One of my close family members recently informed me about what occurred with a domestic assistant at the house of his mother, who was ill and unable to leave the house.

The man added that his mother’s housekeeper had called him and told that she had to get back home since she was stranded in a clinic located in their neighborhood. For the past four days, she has been ill but has not received any medical attention at this clinic.

He then dispatched his own vehicle to pick up the housemaid and deliver her to the house. As soon as the chauffeur returned, he explained to him what had happened to that same housemaid, which horrified him.

She claims the receptionists there at the clinic requested a fee of KD 1, however when she tried to pay them with cash, they rejected it. A card from the bank was required to complete the transaction, which they refused to compromise on. Despite her repeated protests that she has been missing her card, they insisted that it was her fault.

Please explain this irrational choice to us, His Excellency, Minister of Health. That cost of KD 1 isn’t a problem, but we want to see it paid by bank card as well as cash. For a servant, driver or housemaid, to have that magic card in their possession is quite uncommon.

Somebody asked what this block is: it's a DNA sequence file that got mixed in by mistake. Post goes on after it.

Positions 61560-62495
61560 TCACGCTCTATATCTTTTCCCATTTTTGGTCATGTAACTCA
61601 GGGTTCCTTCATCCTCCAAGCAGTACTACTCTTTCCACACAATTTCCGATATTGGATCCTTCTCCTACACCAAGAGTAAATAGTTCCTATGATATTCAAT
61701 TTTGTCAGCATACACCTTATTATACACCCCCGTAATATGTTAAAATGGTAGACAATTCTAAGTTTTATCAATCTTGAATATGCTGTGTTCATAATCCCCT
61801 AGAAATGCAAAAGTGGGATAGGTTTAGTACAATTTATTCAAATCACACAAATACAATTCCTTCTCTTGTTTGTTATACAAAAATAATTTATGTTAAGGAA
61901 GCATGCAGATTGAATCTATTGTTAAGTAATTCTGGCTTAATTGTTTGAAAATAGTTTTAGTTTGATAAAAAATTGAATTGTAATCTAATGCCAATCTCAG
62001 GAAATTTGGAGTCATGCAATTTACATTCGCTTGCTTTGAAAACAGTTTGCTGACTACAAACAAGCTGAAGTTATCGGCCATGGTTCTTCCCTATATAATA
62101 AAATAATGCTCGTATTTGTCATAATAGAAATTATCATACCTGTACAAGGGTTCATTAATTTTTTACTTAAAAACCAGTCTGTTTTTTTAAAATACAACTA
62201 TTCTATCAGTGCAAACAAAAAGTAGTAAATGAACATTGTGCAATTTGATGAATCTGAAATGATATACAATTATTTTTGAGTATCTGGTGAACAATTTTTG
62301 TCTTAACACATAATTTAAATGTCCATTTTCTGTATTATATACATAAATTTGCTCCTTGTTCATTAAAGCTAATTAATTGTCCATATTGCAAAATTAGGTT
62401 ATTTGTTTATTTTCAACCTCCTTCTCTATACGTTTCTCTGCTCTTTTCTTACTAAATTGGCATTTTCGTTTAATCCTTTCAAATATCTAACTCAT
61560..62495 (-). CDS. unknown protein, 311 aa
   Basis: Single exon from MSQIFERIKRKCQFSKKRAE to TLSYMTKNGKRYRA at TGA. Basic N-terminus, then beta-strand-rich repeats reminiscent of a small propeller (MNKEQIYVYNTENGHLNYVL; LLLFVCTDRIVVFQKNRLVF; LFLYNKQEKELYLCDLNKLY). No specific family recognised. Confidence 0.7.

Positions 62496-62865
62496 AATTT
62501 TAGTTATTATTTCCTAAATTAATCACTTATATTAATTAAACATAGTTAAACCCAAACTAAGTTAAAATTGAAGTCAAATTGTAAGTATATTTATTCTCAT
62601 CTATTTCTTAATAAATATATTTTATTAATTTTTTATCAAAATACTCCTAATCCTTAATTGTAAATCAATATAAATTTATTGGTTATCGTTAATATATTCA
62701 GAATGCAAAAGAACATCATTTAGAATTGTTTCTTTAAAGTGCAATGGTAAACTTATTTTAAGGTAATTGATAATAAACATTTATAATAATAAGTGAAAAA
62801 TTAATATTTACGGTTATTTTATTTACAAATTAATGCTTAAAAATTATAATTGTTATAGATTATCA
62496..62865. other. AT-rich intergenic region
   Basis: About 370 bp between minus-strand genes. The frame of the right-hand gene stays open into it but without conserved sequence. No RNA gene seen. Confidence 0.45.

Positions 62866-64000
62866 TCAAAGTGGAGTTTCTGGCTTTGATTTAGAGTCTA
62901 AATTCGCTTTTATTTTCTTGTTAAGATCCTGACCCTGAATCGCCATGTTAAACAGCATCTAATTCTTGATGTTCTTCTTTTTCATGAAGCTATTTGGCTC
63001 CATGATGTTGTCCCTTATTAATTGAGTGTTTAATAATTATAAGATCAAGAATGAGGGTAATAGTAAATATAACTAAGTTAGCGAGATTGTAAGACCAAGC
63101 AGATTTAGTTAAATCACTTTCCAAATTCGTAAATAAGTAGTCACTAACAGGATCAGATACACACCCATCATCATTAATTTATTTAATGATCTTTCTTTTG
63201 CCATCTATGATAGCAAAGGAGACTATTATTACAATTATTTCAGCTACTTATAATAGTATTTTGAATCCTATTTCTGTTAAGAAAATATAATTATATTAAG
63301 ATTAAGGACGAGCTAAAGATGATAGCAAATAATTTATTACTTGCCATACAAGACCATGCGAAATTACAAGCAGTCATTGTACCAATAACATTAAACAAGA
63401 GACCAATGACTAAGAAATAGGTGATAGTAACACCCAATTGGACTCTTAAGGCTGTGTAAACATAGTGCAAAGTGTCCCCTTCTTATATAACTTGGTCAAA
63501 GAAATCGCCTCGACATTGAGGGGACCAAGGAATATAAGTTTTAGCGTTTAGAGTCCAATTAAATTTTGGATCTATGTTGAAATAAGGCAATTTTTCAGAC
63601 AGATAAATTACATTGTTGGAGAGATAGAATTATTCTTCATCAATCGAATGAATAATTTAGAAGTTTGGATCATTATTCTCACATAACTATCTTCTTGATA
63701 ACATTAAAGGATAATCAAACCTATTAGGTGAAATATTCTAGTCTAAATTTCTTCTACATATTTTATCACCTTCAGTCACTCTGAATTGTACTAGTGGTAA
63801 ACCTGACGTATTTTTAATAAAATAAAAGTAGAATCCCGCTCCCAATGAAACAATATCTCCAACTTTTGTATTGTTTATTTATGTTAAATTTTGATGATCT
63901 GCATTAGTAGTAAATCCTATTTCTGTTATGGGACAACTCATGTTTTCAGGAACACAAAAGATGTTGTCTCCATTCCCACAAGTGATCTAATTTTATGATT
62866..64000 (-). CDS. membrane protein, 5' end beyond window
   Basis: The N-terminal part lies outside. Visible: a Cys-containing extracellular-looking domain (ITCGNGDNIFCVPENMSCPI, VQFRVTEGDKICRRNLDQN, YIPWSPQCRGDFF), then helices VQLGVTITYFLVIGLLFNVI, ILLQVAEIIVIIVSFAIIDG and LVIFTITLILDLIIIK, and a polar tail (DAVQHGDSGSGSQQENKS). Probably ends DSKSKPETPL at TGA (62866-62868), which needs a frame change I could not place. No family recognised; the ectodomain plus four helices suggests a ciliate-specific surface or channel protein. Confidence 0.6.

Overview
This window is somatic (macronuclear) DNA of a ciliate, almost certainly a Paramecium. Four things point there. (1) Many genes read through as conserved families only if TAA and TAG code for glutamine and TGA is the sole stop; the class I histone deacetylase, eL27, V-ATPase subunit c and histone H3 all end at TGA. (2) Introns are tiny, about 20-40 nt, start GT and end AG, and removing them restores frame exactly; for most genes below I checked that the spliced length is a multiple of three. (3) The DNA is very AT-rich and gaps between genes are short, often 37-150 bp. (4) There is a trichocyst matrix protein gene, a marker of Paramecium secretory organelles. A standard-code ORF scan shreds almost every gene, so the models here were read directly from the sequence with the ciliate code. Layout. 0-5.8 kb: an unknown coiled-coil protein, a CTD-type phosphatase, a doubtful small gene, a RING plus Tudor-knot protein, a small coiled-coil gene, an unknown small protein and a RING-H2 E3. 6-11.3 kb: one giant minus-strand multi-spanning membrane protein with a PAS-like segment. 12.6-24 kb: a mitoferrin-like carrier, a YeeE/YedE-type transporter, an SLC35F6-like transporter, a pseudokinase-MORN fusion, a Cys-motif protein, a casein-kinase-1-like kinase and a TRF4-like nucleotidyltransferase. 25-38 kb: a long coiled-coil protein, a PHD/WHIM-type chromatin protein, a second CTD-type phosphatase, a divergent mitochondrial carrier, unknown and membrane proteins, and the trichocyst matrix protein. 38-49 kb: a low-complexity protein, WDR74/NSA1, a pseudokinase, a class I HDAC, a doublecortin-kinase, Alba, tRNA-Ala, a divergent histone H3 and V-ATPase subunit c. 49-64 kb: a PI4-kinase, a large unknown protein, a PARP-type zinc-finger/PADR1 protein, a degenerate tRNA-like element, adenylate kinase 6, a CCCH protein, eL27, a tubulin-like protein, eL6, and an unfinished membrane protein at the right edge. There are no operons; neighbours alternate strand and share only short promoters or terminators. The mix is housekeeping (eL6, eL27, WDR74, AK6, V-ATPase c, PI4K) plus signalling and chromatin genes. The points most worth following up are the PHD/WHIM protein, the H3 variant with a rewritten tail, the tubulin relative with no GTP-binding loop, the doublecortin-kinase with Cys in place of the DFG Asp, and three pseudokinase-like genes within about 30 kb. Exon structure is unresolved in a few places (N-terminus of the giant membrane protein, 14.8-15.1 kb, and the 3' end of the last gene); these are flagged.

One of the employees questioned the employer’s refusal to provide a bank card to the individual, so that she could get treatment from the MoH’s clinics.

Health officials in Kuwait’s Ministry of Health, who harassed us throughout the COVID-19 outbreak, are afraid that if non-Kuwaiti patients give them KD 1, their workers would hoard the money. That being the case, how can someone suggest that we hand over our own bank cards, each of which has many thousand dinars?

That’s a transgression of human and animal rights that the driver has verified. In the end, it is not the fault of the person who takes care of everything from cleaning the house to cooking meals to washing your clothes.

The driver visited the clinic on four occasions, where the receptionist accepted KD 1 from him because the driver has his own card. 

On two instances, the staff refused to issue the driver with a token for the doctor’s appointment since he persisted on paying the price of KD 1 with his credit card on both of those times.

My account administrator at a big bank was able to answer my questions concerning this unique problem in Kuwait. According to him, the Government of Health previously used to accept prepaid cards from servants, where a modest amount was placed, but lately the ministry has now been requiring that the worker pay for treatment via a bank card.

Because they transfer their paychecks to their family as soon as they receive them, the majority of these workers lack access to a bank card.

In order to find solutions to this easy problem afflicting our domestic employees, we repeat this information to our health minister.

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